In an age where more time between starts has become de rigueur, the Preakness appears to stand as a tribute to the old-school adage "run them when they're right." As those who have mastered the race can attest, if you came into the Derby with a horse sitting on go and emerged with a contender still giving off positive signs, the 14-day hiatus can represent a prime opportunity to simply let them build off a form cycle.

"If they win the Derby, that means they are doing really, really well, so I've always called (the Preakness) the easiest leg," said Hall of Fame trainer Bob Baffert—who knows a thing or two, having saddled six winners of the middle classic. "You have to be in top form to win the Kentucky Derby, so once they're in top form, it's just a matter of just getting them there.

"That's why I was fortunate to win so many (editions of the Preakness), because I just felt like I had the best horse. And the horses are peaking."

Adding to the arduous task new shooters face is the fact that, by the very nature of what it is, the Kentucky Derby generally assembles the best sophomores currently in training. If one wasn't good enough to earn their way into that starting gate, it stands to reason they would need a massive form jump in order to topple the holdovers already established as the division's elite at that stage.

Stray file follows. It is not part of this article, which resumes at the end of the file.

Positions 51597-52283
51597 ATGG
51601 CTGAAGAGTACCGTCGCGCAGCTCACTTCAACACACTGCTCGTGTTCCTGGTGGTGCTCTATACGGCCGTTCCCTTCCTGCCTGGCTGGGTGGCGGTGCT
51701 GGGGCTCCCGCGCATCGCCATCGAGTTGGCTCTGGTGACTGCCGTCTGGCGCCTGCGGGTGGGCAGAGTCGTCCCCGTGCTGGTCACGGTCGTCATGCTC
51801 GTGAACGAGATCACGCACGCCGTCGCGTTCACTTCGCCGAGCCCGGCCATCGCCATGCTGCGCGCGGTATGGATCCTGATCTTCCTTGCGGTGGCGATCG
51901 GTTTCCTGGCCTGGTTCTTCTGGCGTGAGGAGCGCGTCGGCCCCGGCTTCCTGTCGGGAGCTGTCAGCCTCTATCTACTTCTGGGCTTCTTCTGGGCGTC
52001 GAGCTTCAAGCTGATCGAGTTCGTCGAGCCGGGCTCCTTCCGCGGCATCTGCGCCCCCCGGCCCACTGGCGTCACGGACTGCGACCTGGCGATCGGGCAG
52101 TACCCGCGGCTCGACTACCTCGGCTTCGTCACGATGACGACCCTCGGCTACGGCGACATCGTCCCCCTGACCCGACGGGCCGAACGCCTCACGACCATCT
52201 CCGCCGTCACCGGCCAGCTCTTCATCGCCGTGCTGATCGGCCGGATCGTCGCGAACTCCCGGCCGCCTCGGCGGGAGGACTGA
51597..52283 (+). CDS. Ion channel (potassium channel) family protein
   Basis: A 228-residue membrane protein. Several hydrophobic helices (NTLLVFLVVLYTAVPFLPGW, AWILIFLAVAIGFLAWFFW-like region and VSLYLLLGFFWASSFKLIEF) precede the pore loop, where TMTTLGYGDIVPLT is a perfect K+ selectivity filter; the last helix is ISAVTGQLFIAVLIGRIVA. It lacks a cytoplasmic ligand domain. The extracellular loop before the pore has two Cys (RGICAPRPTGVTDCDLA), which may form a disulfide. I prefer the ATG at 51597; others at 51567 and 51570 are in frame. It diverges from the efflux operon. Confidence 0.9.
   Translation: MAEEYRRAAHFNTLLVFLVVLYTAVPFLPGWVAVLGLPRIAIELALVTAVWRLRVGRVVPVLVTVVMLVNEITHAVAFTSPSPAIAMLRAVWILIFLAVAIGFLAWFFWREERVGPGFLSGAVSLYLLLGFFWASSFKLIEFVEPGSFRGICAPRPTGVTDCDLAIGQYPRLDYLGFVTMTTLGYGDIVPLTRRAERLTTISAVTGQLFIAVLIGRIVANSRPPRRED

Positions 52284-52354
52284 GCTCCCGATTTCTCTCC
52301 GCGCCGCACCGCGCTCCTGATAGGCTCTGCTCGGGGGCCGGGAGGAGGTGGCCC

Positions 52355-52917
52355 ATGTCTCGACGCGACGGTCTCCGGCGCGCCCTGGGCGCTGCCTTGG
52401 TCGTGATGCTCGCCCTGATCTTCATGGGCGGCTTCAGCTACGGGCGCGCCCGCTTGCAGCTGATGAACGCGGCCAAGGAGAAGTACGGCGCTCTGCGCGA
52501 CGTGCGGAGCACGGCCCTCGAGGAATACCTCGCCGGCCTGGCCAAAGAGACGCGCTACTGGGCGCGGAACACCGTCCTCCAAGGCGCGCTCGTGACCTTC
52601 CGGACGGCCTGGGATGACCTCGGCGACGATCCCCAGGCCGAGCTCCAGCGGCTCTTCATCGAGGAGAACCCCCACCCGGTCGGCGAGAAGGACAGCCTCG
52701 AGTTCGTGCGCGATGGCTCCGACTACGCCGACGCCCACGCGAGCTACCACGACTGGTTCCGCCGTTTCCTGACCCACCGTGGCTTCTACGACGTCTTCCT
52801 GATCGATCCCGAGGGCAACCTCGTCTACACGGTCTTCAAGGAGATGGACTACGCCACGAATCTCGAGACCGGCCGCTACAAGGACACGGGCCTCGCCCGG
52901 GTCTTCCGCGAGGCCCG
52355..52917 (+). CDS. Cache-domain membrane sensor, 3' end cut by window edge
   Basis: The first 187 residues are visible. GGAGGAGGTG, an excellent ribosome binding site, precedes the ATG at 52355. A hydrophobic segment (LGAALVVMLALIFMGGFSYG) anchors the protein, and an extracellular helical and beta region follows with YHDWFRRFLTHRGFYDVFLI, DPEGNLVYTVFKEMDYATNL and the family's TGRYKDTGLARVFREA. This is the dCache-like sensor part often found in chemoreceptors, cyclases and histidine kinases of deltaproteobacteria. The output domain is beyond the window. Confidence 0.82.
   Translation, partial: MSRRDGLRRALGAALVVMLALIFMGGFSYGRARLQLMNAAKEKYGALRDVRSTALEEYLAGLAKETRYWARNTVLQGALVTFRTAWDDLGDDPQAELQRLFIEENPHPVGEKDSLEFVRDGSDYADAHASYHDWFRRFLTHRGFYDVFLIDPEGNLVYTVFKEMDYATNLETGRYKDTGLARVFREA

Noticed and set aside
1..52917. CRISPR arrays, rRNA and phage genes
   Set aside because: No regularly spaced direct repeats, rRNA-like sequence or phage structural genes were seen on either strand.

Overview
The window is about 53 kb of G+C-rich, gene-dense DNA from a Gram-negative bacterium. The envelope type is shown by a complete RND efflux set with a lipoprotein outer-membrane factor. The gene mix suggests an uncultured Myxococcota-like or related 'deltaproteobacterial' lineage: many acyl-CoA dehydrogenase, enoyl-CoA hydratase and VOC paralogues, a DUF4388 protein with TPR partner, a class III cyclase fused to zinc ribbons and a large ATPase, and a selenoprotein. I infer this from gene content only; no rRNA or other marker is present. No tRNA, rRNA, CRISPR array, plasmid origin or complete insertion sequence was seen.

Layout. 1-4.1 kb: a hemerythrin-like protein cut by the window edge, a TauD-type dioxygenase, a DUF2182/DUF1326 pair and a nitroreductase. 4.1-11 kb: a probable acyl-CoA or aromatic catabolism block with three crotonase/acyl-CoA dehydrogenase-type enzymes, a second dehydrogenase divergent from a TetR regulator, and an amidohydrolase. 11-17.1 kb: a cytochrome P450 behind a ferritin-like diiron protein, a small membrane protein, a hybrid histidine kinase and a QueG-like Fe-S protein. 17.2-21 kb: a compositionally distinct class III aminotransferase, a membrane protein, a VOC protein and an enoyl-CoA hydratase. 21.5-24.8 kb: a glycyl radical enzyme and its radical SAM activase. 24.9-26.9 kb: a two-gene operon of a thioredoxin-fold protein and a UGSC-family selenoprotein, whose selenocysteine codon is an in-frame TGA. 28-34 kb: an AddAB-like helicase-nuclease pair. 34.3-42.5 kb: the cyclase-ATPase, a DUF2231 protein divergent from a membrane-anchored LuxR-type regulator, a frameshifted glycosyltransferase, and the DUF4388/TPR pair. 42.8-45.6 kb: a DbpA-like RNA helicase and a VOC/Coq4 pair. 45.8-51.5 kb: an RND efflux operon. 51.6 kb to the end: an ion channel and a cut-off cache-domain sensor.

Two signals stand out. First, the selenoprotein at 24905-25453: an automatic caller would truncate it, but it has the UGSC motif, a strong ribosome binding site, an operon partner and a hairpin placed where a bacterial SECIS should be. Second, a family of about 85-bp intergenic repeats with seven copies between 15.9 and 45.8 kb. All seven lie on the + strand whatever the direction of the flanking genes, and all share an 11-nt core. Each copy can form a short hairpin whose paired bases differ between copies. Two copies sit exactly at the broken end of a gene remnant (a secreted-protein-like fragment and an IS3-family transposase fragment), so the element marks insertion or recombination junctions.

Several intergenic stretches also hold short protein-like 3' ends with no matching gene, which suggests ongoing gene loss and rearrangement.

"For the most part, I think the better horses are in the Derby, and that's probably why so many of them come back and have success in this race," said Pletcher, who saddled just eight prior Preakness starters with the third-place finish by Impeachment in 2000 representing his lone placing. "You do have some later-arriving ones on the scene, like Bernardini. But the biggest factor is that most of the time, all the major players are already in the Derby."

One possible exception to that theory this year could be Conquest Mo Money, runner-up to champion Classic Empire in the April 15 Arkansas Derby (G1). The son of Uncle Mo —who was not Triple Crown nominated—had enough qualifying points to get into the Kentucky Derby field, but his connections opted to bypass paying the supplemental fee and instead focus on the Woodlawn Vase.